He turned a corner. In the narrow space between the dark silhouettes of two buildings, as in the crack of a door, he saw the page of a gigantic calendar suspended in the sky.
It was the calendar that the mayor of New York had erected last year on the top of a building, so that citizens might tell the day of the month as they told the hours of the day, by glancing up at a public tower. A white rectangle hung over the city, imparting the date to the men in the streets below. In the rusty light of this evening's sunset, the rectangle said: September 2.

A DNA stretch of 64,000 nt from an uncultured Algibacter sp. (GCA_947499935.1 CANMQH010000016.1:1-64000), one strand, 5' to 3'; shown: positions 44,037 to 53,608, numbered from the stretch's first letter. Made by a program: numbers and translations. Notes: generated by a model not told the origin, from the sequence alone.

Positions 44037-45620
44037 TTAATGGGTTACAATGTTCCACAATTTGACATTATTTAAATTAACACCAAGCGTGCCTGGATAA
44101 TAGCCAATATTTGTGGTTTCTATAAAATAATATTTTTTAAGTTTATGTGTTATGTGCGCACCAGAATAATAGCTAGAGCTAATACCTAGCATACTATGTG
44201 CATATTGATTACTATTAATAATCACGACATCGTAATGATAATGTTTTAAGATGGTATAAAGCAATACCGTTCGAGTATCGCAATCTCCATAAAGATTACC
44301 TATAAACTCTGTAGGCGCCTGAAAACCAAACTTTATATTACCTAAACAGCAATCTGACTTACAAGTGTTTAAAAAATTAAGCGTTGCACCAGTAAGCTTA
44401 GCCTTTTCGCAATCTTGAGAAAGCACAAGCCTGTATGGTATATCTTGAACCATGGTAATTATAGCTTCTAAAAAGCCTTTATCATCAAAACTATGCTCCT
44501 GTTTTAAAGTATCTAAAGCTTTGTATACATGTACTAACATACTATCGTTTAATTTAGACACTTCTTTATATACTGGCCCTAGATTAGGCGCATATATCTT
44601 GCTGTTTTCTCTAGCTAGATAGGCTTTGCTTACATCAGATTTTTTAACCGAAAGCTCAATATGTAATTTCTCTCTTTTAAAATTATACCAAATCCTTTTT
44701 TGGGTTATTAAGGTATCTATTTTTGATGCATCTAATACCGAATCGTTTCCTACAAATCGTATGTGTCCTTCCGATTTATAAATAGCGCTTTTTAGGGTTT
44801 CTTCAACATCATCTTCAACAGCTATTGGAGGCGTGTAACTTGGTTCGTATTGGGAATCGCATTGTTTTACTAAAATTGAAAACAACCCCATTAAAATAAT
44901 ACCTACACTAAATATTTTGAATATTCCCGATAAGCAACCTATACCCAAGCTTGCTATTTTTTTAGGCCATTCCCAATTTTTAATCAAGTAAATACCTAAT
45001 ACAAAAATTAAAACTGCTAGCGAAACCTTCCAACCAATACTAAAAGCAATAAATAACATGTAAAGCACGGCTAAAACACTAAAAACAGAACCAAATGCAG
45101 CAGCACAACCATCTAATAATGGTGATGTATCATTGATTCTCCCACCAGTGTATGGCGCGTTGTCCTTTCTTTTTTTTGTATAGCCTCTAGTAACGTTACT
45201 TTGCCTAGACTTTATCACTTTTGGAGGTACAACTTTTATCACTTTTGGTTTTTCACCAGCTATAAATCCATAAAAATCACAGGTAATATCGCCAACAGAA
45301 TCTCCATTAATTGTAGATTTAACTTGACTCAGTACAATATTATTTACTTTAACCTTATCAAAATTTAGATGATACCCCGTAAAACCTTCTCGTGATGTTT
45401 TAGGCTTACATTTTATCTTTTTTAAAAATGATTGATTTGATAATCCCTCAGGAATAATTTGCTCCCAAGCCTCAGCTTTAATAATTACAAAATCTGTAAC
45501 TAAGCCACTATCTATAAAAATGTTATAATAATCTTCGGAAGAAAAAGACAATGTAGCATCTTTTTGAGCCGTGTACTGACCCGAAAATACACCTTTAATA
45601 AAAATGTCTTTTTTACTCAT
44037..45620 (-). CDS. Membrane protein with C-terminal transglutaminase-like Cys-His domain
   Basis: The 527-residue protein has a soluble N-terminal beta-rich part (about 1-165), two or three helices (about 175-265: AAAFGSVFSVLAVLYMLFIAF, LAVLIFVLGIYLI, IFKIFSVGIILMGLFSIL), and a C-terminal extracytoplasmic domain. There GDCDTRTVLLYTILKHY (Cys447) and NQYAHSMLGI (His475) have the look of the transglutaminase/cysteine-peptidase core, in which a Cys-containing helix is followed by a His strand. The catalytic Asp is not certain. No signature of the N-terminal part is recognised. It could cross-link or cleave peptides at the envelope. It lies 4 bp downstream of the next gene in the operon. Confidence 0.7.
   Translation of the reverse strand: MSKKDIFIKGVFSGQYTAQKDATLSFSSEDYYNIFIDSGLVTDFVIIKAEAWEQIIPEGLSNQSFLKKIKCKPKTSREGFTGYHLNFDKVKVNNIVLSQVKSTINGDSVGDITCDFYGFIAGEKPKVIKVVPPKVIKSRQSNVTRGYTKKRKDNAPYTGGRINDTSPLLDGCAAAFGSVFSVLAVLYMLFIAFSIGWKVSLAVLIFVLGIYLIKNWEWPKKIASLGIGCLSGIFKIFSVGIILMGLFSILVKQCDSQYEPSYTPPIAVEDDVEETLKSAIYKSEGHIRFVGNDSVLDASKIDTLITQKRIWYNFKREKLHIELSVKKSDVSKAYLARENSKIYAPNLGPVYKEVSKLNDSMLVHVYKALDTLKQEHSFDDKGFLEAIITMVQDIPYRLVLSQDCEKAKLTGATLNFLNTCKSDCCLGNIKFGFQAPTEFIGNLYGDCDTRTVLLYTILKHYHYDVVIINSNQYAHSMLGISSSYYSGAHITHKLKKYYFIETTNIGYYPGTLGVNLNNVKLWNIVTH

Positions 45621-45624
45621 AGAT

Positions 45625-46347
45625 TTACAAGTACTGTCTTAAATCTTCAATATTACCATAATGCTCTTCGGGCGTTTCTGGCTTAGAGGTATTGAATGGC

Eddie Willers looked away. He had never liked the sight of that calendar. It disturbed him, in a manner he could not explain or define. The feeling seemed to blend with his sense of uneasiness; it had the same quality.
He thought suddenly that there was some phrase, a kind of quotation, that expressed what the calendar seemed to suggest. But he could not recall it. He walked, groping for a sentence that hung in his mind as an empty shape. He could neither fill it nor dismiss it. He glanced back. The white rectangle stood above the roofs, saying in immovable finality: September 2.
(From Atlas Shrugged by Ayn Rand)